Poetry

March 1, 2018 Poetry , POETRY / FICTION

Barry Stock photo

 

By

Kris Beaver

 

 

 

Active-Shooter Training

 

 

The old plan was: Lights off. Lock classroom doors.

Pull blinds while children crouch in a corner.

Smile and comfort your class of sitting ducks.

Keep them silent. What if he blasts in? Luck’s

Run out? He finds the children?  Oh, by then

police will have arrived and captured him.

He’ll be cuffed. Hauled to jail. All by the book.

No bad words, blood or death. Then came Sandy Hook.

Now resist a stranger firing guns.

Scream. Throw crayons, chairs. Create chaos. Run

away zig-zag like zebras. Chances are

such crazed confusion will mess up his marks-

manship. More kindergartners might survive.

Enlisting animal instincts saves lives.

 

 

 

 

I wrote this poem in response to the recent school shooting at Parkland, Florida. As a retired kindergarten teacher, I remember trying to empower, not frighten students by practicing lockdown drills until they became automatic. After Sandy Hook, we taught students how to respond when face to face with an active shooter.  Knowing the students and staff at Stoneman Douglas High School had recently drilled for the same events, was heartbreaking. It can happen anywhere in a country where assault weapons are sold, where the right to own guns shoots holes in common sense.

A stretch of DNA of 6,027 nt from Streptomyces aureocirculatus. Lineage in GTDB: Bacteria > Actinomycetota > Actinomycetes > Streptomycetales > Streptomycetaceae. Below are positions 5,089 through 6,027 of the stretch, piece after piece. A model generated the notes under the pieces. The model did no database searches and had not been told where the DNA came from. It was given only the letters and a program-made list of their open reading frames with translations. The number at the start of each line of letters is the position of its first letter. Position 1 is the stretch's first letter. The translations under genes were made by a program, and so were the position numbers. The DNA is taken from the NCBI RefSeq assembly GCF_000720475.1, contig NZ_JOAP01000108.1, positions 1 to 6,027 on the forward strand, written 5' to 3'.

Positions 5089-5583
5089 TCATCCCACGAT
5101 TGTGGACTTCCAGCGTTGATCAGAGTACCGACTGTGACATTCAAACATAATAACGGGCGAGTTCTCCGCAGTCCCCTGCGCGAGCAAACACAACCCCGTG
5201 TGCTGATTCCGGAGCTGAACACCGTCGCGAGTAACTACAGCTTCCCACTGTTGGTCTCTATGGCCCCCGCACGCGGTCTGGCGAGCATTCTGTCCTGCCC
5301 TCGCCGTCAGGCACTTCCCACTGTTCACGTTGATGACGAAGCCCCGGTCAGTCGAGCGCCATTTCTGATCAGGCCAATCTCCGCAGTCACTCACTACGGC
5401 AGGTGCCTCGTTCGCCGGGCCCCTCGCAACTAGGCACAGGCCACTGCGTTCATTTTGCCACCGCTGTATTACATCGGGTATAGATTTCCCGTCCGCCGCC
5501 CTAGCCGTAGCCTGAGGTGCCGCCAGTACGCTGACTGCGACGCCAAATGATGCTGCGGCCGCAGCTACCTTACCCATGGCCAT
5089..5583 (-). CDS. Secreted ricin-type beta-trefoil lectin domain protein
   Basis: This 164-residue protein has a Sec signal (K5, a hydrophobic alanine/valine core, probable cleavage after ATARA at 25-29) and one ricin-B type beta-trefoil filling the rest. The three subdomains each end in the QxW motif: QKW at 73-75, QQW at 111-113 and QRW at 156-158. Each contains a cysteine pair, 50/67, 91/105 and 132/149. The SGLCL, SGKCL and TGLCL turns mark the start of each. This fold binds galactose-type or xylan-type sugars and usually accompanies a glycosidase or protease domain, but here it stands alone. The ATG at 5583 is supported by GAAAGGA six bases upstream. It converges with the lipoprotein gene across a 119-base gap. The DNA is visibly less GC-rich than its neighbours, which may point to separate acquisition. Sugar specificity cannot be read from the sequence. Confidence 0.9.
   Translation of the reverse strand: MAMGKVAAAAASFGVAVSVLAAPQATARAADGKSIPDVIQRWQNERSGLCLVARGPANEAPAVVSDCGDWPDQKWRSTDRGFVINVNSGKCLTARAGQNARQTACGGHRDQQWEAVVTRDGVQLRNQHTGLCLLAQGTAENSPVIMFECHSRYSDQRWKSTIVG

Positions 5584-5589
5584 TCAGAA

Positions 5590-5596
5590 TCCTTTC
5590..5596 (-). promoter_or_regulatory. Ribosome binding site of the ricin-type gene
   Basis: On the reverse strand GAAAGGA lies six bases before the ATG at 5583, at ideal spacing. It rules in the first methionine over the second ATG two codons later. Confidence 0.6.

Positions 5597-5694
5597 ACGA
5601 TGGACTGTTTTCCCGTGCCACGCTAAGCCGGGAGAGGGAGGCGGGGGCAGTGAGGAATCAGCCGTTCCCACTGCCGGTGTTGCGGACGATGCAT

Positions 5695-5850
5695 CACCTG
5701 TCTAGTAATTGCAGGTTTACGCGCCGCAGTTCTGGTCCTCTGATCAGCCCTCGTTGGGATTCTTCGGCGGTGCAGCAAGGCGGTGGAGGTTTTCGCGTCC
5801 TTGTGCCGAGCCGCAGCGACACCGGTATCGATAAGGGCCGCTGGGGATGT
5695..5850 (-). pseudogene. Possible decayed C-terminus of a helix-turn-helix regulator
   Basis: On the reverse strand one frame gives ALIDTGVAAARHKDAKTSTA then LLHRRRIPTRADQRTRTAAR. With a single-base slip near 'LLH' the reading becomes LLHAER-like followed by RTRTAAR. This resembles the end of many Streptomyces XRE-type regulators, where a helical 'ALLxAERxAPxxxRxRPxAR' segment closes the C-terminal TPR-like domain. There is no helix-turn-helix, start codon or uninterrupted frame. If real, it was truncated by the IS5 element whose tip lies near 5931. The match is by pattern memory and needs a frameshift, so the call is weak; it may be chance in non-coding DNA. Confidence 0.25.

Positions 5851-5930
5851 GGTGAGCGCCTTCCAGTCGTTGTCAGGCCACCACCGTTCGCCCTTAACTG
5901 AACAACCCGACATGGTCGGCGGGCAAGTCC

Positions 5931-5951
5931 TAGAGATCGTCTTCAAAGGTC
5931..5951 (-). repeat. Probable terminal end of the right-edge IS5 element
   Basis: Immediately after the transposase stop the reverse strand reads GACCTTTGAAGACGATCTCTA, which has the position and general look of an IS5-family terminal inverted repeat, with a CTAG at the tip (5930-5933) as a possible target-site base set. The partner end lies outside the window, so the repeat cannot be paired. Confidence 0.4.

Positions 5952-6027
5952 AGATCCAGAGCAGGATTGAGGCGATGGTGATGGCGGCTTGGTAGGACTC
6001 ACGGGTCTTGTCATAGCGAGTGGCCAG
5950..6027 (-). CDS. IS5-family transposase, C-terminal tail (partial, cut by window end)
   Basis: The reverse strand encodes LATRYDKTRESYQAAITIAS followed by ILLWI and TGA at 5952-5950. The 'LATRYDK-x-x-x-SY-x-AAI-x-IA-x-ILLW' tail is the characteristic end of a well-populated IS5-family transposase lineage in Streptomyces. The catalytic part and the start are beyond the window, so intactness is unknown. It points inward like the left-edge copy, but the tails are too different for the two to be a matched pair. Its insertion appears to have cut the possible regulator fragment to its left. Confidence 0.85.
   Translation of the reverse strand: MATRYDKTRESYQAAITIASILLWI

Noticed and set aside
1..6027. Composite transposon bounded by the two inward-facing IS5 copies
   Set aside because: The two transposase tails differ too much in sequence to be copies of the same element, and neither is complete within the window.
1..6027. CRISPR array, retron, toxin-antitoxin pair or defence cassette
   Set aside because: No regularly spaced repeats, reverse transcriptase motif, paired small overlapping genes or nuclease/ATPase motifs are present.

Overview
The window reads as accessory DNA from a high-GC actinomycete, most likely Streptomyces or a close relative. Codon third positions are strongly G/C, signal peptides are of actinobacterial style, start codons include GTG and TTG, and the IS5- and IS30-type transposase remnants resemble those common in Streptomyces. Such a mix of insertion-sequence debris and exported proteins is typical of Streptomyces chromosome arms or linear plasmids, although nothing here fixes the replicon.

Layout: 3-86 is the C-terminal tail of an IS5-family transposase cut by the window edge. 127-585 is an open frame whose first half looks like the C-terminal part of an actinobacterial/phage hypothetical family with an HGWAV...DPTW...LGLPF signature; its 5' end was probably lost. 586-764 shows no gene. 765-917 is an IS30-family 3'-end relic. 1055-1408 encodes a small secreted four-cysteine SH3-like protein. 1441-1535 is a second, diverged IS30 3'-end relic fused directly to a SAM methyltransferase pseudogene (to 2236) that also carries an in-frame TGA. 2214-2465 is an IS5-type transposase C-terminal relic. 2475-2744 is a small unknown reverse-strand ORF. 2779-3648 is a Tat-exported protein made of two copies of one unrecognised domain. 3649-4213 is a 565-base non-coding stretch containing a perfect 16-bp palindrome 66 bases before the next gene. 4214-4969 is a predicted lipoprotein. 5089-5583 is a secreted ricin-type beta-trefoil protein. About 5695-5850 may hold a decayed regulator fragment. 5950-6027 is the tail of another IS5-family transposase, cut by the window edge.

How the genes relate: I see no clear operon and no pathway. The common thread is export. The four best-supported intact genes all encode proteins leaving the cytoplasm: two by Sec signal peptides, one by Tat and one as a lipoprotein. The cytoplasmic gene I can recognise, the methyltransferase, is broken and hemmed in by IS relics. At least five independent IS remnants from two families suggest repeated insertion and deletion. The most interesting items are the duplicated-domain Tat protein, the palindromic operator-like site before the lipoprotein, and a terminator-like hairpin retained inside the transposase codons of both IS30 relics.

Kris Beaver

With a BA in English and M.Ed. in Education, Kris Beaver enjoyed teaching elementary students and creating classroom curriculum for thirty-nine years. Her poems have appeared in ERGO: The Bumbershoot Literary Magazine and Spindrift.  Recently, two of her poems appeared in the Indolent Books What Rough Beast project.

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